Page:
Indexed on: 22 Oct '20Published on: 18 Oct '20Published in: International journal of molecular sciences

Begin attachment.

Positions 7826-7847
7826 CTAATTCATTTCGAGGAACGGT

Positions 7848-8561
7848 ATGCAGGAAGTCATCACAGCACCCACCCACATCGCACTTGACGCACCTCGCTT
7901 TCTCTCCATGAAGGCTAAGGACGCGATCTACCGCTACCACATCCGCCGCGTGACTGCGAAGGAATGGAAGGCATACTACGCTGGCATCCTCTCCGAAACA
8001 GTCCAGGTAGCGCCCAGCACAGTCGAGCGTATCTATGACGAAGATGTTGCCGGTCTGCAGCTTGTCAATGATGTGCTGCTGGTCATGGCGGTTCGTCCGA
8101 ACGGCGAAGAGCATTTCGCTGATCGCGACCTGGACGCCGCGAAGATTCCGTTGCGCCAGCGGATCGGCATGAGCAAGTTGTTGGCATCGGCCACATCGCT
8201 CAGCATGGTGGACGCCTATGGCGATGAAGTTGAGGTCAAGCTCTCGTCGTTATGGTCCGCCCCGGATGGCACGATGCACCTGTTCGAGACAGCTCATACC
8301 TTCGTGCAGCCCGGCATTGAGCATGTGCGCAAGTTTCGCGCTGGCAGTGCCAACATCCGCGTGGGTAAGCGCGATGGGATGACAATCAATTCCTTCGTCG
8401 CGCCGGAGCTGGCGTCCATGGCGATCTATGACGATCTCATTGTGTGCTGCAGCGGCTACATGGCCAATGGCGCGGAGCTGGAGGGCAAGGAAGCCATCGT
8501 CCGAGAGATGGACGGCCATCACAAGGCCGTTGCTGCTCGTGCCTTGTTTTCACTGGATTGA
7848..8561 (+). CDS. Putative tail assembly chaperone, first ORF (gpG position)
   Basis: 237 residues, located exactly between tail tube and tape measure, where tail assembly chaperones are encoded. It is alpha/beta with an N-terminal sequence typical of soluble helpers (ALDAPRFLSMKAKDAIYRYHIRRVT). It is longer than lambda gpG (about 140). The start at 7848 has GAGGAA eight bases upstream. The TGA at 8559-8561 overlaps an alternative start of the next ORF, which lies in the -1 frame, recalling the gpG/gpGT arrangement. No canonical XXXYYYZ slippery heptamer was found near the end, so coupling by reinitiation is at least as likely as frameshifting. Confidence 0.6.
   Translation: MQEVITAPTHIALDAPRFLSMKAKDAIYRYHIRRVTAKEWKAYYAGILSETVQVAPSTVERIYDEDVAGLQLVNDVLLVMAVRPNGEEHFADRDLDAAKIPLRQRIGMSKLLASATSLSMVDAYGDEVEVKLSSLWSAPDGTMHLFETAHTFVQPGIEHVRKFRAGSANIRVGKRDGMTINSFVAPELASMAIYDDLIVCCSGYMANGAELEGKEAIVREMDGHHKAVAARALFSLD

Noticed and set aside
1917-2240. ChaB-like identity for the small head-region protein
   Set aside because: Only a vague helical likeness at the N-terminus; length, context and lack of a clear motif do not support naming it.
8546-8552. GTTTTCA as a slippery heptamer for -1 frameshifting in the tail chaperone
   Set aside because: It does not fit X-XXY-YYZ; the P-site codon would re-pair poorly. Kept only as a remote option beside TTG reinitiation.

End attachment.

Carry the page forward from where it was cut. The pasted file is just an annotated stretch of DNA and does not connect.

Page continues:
Aging is a major risk factor of osteoarthritis, which is characterized by the degeneration of articular cartilage. CCN3, a member of the CCN family, is expressed in cartilage and has various physiological functions during chondrocyte development, differentiation, and regeneration. Here, we examine the role of CCN3 in cartilage maintenance. During aging, the expression of mRNA in mouse primary chondrocytes from knee cartilage increased and showed a positive correlation with and mRNA. Increased accumulation of CCN3 protein was confirmed. To analyze the effects of CCN3 , either primary cultured human articular chondrocytes or rat chondrosarcoma cell line (RCS) were used. Artificial senescence induced by HO caused a dose-dependent increase in gene and CCN3 protein expression, along with enhanced expression of and mRNA and proteins, as well as SA-β gal activity. Overexpression of CCN3 also enhanced promoter activity via . Accordingly, the addition of recombinant CCN3 protein to the culture increased the expression of and mRNAs. We have produced cartilage-specific CCN3-overexpressing transgenic mice, and found degradative changes in knee joints within two months. Inflammatory gene expression was found even in the rib chondrocytes of three-month-old transgenic mice. Similar results were observed in human knee articular chondrocytes from patients at both mRNA and protein levels. These results indicate that CCN3 is a new senescence marker of chondrocytes, and the overexpression of CCN3 in cartilage may in part promote chondrocyte senescence, leading to the degeneration of articular cartilage through the induction of p53 and p21.